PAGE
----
It is not easy to guide the Italian writers about being published in the United States. The numbers do not play in our favor. If you think that even the Italian bestsellers have little space in the United States, the process is challenging. Just to give you an example, according to Nielsen Book Scan - a company of data and research, which measures the books sales and the behavior of the players in the global publishing market - Tabucchi's Sostiene Pereira, has sold only one thousand copies in America since 2001. Imagine for nonfiction books, even worse! They are almost never contemplated by foreign publishers, even if they represent perhaps the better image of a country.

In the case of fiction it seems to me that their success abroad is linked more to their universal subjects. Just think of the case of Elena Ferrante. Telling a story likely autobiographic, a sort of a saga, makes the book appealing. You want to know what happens next, and what the psychological development of the characters and actions are. In my opinion, the description of the characters, their dynamic traces, the development of the plot that does not belong to a particular place, make the difference. Silvia Avallone's Acciaio, is another example. Even if she tells a story about Piombino, a very local setting, the theme is universal capable to attract any reader, even stranger.

In Italy, we publish lot of local or regional stories, too often related to cultural stereotypes of our society. The style is sometimes too refined. But this is my purely personal opinion. The US market is more dynamic and diverse. Let's say that it tastes differently from Italy. The paradox is that the Italian publishing houses are widely open to introduce great American writers in our country. They care less the opposite.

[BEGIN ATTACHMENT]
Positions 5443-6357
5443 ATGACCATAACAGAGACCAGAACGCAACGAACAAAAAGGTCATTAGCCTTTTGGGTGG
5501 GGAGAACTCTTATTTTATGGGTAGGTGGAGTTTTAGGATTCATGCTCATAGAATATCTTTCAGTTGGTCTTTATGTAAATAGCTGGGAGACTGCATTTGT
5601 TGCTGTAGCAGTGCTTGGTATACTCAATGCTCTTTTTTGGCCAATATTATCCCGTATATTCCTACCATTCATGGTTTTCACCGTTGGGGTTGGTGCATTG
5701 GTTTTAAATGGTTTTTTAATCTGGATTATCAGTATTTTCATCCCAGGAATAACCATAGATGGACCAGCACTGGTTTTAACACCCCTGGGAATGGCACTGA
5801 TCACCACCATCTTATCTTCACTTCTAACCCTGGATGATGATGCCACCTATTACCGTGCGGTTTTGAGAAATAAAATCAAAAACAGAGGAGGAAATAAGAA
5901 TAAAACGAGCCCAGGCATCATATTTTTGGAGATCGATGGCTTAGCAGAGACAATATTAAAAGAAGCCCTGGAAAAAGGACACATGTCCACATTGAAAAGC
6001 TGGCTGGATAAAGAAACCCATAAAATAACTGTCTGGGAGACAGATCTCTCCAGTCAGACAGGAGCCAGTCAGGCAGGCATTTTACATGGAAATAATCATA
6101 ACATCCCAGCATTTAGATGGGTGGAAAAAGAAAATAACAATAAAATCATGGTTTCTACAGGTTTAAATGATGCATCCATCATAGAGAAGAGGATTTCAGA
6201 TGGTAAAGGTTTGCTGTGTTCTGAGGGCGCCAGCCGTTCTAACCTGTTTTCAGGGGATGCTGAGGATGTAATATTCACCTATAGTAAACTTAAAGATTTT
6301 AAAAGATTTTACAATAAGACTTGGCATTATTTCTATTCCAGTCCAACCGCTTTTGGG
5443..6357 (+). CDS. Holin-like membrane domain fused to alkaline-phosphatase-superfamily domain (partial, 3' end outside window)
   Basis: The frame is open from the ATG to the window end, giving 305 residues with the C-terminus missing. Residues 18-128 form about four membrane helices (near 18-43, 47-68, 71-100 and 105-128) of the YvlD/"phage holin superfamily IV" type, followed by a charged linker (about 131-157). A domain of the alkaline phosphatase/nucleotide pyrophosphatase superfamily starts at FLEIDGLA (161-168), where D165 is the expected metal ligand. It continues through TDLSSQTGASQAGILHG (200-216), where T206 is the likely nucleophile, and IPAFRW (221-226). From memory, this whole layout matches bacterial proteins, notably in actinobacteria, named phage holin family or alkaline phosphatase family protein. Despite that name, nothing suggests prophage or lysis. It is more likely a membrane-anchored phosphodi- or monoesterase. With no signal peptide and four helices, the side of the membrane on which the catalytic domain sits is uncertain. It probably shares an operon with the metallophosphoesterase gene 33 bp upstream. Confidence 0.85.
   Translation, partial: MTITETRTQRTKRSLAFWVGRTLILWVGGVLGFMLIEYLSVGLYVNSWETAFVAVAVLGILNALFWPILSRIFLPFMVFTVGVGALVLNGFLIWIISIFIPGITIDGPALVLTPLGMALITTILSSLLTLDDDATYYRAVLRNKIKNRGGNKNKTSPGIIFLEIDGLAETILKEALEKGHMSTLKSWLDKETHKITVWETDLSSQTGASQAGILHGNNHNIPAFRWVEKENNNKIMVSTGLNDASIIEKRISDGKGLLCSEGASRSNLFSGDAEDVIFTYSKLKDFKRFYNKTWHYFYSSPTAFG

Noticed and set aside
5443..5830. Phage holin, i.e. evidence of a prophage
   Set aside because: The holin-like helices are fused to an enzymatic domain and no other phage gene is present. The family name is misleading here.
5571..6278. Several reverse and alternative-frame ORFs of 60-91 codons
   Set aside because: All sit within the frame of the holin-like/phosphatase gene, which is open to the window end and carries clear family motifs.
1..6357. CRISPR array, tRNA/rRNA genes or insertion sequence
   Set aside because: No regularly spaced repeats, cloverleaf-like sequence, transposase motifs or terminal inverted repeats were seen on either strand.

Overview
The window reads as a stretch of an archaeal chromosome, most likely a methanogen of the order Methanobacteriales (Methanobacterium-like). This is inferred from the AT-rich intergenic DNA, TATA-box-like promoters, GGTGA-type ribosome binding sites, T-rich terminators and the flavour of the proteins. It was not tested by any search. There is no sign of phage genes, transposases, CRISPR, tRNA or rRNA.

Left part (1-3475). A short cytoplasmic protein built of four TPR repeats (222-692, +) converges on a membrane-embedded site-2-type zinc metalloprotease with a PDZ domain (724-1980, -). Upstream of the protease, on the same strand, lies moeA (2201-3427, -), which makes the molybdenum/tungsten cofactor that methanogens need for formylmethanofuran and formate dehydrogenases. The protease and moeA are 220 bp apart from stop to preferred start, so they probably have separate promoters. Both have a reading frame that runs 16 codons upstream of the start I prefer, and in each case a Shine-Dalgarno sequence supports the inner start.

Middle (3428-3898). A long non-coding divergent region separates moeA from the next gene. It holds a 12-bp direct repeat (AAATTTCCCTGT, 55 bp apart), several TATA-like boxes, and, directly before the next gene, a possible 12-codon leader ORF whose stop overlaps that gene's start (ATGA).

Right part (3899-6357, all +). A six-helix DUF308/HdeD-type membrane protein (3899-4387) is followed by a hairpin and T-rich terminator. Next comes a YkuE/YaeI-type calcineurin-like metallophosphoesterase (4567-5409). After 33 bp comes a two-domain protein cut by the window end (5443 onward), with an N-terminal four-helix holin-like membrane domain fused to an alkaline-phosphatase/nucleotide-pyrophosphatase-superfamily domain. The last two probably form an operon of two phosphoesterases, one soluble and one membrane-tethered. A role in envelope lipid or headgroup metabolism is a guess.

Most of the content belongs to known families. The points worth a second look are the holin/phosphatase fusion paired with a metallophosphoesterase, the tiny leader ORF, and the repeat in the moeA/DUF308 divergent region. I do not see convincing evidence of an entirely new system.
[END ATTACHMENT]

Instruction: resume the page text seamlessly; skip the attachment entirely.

Is it possible, in your opinion, to increase the number of Italian books published in the US and their promotion? How?

It is a hope. There are several book fairs in America, for example the Book Expo America (BEA), which are a great showcase for the publishing world, and also for the Italian one. What penalizes ourselves is the access to that market, especially for the smaller publishing houses. As stated by Leopold Sposato, responsible for the cultural industry of the ITALIAN TRADE COMMISSION (ICE), the numbers are quite a matter. If 10,000 published copies may seem like a good number in Italy, in the United States it would still be a very small number for a so large-scale market. In addition, we have other two big issues to consider: the translation costs, and the few incentives to facilitate the publication and dissemination abroad. The Italian publishing houses are struggling to follow the promotion. In short, it is a narrow road for the Italian writers.

That' s why we consider the translation so important. The translators themselves play a fundamental role in a foreign market. A good translation under the eyes of an American publisher can make the difference.

Maria Ida Gaeta, Director of the House Of Literature of Rome, whom we work very closely on The Bridge, explains how we can help to increase the number of Italian books in America: "Considering that the Italian editors translate a lot from foreign languages (especially English) but instead invest very little in the promotion of Italian authors abroad, the role of awards such as The Bridge becomes really important. It would enhance and stimulate knowledge, publication and dissemination of contemporary Italian literary culture, helping the writers but also prodding and urging our publishers to risk more."

In short, offering an incentive that covers the translation of the winner books represents our ambition to undermine this paradox and entice publishers, both Italian and American, to be opened to greater challenges.